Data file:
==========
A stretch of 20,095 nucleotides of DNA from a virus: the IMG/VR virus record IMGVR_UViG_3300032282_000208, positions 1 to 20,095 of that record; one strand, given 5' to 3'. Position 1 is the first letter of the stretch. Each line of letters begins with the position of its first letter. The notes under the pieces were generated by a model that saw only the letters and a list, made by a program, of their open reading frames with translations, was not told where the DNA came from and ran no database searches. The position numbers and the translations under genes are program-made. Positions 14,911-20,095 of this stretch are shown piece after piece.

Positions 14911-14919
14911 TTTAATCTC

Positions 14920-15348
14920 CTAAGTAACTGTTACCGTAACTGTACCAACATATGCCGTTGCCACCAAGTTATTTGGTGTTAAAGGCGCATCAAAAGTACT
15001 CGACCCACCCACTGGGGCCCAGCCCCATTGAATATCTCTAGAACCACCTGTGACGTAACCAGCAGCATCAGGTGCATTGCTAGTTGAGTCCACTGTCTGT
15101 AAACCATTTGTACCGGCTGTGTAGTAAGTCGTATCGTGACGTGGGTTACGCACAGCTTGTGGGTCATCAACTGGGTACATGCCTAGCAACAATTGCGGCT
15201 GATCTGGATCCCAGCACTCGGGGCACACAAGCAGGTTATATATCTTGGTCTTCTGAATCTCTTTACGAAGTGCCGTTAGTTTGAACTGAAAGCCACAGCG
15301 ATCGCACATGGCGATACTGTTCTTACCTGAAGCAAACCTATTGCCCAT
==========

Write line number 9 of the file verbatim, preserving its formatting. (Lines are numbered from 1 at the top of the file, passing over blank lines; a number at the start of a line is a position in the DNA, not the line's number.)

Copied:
15301 ATCGCACATGGCGATACTGTTCTTACCTGAAGCAAACCTATTGCCCAT